He also said: “We have to understand the depth of the disgrace of the enemy, until our holy hatred expands continuously and strikes like a wave.” Here a religiously inspired feeling of superiority is contrasted with the “depth of the disgrace of the enemy”. But the notion of a “holy hatred” is also striking. This hatred is unconditional: it cannot be moderated through any kind of Western or Jewish behavior. It currently expresses itself in the first instance as hatred of a recalcitrant and rather pro-Western Iranian people that has to be silenced through stonings, public executions, mass arrests, torture and censorship. Above and beyond this, the expression of this “holy hatred” is destined to “expand continuously” to a global level and to overwhelm the world like a mighty tsunami.
Third and final quotation from the speech: “In this very grave war, many people are trying to scatter grains of desperation and hopelessness. They ask: ‘Is it possible for us to witness a world without America and Zionism?’ But you had best know that this goal is attainable, and surely can be achieved.”
Imagine if the leader of a medium-sized Western country, for example Mr Berlusconi, the former Italian head of government, had made a speech in which he talked about a historical war against the Islamic world, denounced the “depth of the Islamic world’s disgrace”, summoned up Christianity’s “holy hatred” of Islam and finally pronounced the goal of erasing Saudi Arabia and Pakistan from the map realizable.
We know what the justified consequences would be: angry demonstrations and critical headlines throughout the world, a special meeting of the UN Security Council, condemnation by the General Assembly and so on.
The fact that the statements I have cited aroused no anger in the West and, indeed, barely registered with Western governments, media and academics – despite the fact that MEMRI published them back in October 2005! – speaks, I think, volumes about the current condition of the Western world.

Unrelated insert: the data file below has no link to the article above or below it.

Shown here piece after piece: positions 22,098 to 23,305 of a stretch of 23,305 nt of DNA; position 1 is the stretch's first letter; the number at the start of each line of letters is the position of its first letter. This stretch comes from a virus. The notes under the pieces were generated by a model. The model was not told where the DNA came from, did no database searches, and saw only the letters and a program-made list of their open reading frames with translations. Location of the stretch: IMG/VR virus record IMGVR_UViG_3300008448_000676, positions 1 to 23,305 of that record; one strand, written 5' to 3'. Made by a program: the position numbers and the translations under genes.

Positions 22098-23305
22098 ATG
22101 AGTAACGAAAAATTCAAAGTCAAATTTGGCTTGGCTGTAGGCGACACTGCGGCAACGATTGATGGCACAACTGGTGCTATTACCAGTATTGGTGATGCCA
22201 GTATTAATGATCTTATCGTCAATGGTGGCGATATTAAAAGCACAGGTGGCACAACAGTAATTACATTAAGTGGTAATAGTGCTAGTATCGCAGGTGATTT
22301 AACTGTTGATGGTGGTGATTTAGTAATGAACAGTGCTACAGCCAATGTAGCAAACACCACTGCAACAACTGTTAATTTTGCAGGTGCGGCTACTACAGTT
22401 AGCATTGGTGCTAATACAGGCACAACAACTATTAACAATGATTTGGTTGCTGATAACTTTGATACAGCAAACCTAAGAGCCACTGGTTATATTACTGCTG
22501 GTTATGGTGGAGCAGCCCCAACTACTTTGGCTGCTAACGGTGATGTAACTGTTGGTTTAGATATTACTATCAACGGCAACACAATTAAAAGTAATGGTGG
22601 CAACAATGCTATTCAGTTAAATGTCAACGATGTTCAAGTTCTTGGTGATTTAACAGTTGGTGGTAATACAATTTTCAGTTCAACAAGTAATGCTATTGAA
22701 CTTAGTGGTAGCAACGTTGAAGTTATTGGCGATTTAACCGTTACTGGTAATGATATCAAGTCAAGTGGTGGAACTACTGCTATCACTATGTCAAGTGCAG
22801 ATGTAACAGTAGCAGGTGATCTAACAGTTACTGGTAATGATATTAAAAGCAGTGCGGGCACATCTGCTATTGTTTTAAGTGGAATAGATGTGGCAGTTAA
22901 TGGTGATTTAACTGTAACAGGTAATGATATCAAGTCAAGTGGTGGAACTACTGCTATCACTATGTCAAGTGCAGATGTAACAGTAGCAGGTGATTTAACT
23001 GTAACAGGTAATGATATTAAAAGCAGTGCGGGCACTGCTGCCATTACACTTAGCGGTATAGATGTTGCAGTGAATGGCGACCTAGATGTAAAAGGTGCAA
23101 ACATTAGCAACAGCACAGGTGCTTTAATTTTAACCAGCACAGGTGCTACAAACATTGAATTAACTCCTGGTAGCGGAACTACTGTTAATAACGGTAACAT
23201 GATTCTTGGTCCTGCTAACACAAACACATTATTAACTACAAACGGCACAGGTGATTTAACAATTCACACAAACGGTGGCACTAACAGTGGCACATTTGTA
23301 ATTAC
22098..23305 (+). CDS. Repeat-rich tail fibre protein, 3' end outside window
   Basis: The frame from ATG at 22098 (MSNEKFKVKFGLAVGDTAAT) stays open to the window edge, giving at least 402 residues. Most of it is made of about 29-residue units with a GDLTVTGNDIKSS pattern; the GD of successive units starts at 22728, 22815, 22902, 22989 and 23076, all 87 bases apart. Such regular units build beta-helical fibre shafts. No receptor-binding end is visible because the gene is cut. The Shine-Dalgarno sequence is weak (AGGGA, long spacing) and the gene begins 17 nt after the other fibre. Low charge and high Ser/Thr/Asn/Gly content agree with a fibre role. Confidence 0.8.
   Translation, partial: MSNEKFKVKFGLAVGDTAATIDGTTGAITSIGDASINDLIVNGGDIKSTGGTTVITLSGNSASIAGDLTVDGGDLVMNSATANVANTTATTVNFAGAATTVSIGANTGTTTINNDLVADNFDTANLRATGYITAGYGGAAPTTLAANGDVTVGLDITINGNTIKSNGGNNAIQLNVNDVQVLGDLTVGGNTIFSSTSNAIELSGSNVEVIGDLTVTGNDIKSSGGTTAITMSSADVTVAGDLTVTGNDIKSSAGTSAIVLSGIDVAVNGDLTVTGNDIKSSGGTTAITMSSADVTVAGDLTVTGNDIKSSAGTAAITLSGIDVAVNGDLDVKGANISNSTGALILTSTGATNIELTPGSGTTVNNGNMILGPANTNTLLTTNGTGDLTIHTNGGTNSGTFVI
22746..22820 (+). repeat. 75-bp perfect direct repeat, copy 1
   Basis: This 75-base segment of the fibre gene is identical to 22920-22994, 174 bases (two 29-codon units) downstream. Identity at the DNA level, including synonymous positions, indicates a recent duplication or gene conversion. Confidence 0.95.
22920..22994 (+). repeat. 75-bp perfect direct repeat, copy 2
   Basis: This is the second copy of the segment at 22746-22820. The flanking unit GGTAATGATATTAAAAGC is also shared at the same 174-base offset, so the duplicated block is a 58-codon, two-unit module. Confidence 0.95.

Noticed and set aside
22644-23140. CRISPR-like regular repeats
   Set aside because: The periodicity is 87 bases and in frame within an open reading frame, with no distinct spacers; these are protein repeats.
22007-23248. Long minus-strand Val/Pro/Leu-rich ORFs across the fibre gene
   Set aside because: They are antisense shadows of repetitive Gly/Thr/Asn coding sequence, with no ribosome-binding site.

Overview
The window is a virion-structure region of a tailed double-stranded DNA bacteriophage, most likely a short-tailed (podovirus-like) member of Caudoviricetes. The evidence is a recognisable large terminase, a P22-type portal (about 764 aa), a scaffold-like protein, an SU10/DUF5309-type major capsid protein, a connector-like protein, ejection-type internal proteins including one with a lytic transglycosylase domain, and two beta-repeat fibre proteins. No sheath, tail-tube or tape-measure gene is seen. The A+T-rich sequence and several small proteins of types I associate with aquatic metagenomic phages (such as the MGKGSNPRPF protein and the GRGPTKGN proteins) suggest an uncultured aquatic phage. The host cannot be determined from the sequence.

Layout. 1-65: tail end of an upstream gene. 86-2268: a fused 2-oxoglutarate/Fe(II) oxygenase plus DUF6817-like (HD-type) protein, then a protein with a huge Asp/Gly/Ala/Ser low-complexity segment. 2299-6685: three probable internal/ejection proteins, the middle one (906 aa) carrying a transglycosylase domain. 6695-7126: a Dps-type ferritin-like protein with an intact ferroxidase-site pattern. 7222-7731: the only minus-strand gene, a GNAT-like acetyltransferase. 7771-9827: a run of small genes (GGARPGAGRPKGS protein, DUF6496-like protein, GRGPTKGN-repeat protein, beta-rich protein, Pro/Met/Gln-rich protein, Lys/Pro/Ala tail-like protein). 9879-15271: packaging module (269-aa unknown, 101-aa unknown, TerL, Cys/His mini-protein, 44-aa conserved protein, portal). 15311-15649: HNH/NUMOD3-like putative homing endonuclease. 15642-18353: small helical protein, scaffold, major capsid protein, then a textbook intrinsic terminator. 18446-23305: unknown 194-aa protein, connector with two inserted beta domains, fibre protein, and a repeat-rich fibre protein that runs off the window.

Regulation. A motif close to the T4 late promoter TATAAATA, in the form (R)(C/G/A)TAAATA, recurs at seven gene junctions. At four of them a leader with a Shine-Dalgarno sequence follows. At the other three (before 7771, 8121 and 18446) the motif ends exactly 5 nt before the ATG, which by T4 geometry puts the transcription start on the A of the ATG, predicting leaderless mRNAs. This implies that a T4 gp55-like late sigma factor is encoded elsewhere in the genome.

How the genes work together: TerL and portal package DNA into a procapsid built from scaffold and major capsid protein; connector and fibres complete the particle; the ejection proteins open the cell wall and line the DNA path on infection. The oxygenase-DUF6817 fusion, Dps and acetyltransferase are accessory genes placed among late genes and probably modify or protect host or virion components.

In Europe the basic reflex of non-recognition works like this: if Ahmadinejad were to have said something of the kind, then the Bush administration might feel vindicated. And since we don’t like Bush, Ahmadinejad didn’t say it – end of story.
Here the perception of reality has been corrupted by political considerations. I know people who are afraid to write the truth about the Iranian regime because they are scared of immediately being placed in a political category where they do not belong.
“The theme of intellectual betrayal and the corrupting influence of political commitment” – to quote the British historian Elie Kedourie, is not my topic tonight. I would nonetheless like to stress that I, as a scholar with roots in the West European left, am not prepared to submit to any kind of politically motivated censorship. In my opinion, those who want to find rational grounds for criticising the political approach adopted by world leaders towards Iran must first adequately analyse the object in question, which presupposes an unflinching gaze.
I would therefore like to ask you, with me, to take a closer look at what I consider to be the four key characteristics of this “historical war”.
The world beyond is more important than this one
During the Iran-Iraq War of 1980-1988, the semi-official Iranian daily Ettela’at wrote the following: